Right now there are no immediate plans to include different readings as part of the curriculum.
The main purpose of HanziHero, as we see it, is to get users familiar with the main meaning and pronunciation of each character. The components we teach, the sound mnemonics we have, and the vocabulary we add is all towards that end. While the vocabulary we choose is from the HSK to maximize its usefulness, there is no intent on our end to teach all vocabulary in the HSK (~10k) as doing so would detract from the purpose of the application.
For 都 specifically, I was mulling over changing it to dou1 as that is the more common pronunciation/usage.
Teach more than one pronunciation per character?
Now, to play devil’s advocate, let’s assume we do add this to the application. Once we do, the line becomes blurred as to when we teach it and don’t.
For something like 都, do we teach both du1 and dou1 and the related meanings? Now when we do, the user would need to remember both (and their divergent meanings) when seeing any new or existing vocabulary that includes that character.
Additionally, the way the application works currently would have to be changed, as there is no way of being able to reliably quiz a user on both possible meanings/pronunciations without some sort of indicator as to which is what.
But what about the case of 沒 mei2 which actually can also be mo4 with a different meaning? Should that not be taught as well? I believe it is buried in the HSK somewhere, after all.
Here’s a particularly devilish case: 著 is mostly zhe5 but can also be: zhao2 zhuo2 zhu4 zhao1 depending on context.
So we can see that teaching multiple meanings/pronunciation is not great for individual characters. But what if we just do it within our vocabulary instead?
One character pronunciation, but vocabulary contains exceptions?
As in the case you point out in 睡覺/睡觉, we could teach this word and thus the different pronunciation/meaning of this character as well. But I don’t think this helps as much as one would think.
To begin with, each vocabulary word in HanziHero currently:
- Has a meaning that is mnemonically-related to the meaning of the character.
- Has pinyin that contains the pinyin of each individual character learned, with the exception of when it is neutralized.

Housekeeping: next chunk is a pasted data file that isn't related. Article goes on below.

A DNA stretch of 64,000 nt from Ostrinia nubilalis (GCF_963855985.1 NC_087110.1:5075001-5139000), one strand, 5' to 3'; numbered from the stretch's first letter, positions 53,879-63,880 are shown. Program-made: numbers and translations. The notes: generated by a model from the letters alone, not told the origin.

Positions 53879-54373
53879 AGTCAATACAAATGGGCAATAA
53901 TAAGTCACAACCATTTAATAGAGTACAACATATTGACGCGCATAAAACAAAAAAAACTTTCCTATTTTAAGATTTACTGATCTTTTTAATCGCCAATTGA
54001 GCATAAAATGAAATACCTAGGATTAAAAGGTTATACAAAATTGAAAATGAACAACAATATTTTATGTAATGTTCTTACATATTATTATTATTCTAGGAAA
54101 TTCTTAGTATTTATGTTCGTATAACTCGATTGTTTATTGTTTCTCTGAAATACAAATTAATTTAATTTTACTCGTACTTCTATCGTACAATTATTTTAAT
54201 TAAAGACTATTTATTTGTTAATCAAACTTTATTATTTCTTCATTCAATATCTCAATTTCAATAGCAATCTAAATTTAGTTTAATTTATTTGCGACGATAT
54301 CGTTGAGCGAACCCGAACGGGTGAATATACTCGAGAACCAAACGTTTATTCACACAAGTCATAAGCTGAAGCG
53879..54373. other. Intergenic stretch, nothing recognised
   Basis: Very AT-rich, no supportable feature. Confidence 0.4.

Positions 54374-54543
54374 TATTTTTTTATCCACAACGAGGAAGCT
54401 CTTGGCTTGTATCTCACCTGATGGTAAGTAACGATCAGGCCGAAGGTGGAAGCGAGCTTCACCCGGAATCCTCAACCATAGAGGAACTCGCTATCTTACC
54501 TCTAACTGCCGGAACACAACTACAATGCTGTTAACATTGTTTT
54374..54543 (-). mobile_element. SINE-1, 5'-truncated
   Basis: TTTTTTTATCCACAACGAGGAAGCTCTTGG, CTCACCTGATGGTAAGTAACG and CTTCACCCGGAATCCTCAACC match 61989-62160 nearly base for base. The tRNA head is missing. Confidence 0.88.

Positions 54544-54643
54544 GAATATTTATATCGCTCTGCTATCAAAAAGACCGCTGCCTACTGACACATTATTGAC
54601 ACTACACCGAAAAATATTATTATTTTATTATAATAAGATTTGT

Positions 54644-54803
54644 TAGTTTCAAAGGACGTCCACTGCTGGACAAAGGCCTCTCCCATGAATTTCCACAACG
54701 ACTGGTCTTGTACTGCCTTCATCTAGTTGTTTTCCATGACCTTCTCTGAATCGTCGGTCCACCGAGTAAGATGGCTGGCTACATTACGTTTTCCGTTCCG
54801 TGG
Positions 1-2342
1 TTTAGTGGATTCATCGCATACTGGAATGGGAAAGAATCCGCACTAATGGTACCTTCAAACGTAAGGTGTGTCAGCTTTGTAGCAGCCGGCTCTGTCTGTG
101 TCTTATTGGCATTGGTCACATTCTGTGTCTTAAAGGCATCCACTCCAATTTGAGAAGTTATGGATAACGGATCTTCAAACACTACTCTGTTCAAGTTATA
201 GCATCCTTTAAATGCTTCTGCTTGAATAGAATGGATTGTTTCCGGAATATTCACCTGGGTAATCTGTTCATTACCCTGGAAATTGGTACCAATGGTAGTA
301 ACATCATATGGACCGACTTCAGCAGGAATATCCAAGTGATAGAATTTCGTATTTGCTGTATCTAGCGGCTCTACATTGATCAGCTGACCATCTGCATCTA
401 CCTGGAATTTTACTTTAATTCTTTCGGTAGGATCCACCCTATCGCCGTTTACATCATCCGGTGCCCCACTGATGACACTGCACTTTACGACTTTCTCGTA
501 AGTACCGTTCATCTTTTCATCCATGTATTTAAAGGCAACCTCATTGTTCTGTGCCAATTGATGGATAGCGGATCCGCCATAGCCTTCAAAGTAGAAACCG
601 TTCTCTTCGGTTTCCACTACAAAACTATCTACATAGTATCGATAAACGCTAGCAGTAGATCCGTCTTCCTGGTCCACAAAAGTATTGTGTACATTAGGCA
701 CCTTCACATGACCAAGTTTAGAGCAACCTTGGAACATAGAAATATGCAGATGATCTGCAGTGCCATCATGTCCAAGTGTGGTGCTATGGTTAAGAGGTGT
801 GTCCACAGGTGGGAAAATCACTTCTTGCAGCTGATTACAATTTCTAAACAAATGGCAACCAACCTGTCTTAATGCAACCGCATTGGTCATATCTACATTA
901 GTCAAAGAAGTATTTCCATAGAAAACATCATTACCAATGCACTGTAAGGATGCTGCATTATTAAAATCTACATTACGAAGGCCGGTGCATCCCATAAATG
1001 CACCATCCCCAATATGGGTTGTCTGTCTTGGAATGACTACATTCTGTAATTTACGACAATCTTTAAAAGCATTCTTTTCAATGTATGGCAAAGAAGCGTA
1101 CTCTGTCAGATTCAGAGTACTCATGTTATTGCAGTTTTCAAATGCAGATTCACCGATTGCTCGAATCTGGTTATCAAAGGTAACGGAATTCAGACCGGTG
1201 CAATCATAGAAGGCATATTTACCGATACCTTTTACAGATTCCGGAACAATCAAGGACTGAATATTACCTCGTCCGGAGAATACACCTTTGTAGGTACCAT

- The mnemonic included relies on both of these facts to make understanding and remembering the vocabulary easy.
- The system relies on this fact to make it possible to remember the pronunciation of the character if one can remember the pronunciation of a word that contains a non-neutralized form of it (I rely on a similar method when reading Chinese every day).
Once we also include exceptions as well, all of these nice attributes are removed. Which is why we do not teach words that are exceptions to the rule.
Shouldn’t everything be taught, though?
We would certainly like to teach everything, but simply can’t. In fact, earlier versions of HanziHero we scoped out the idea of being able to add custom vocabulary, have custom prioritization lists, etc. But we found that the more we expanded the scope of HanziHero, the more complicated and thus less useful it became.
Learning Chinese characters is the most laborious aspect of learning Chinese, and we take great care to make it as easy as possible - even enjoyable - and remove avoidable diversions along the way.
Any language curriculum or application will always only be able to cover a subset of the language it teaches. The depth of any language is nearly infinite, after all. At HanziHero, we are intentional about that subset we teach to maximize the value provided for what we do teach. We do not include some common vocabulary, but on the flip side we plan to include nearly 5k characters in the final scope of things (for traditional we currently “only” have 3.8k) whereas nearly every structured curriculum I’m aware of almost never goes beyond the ballpark of 3k (despite the average literate Chinese knowing 4-5k).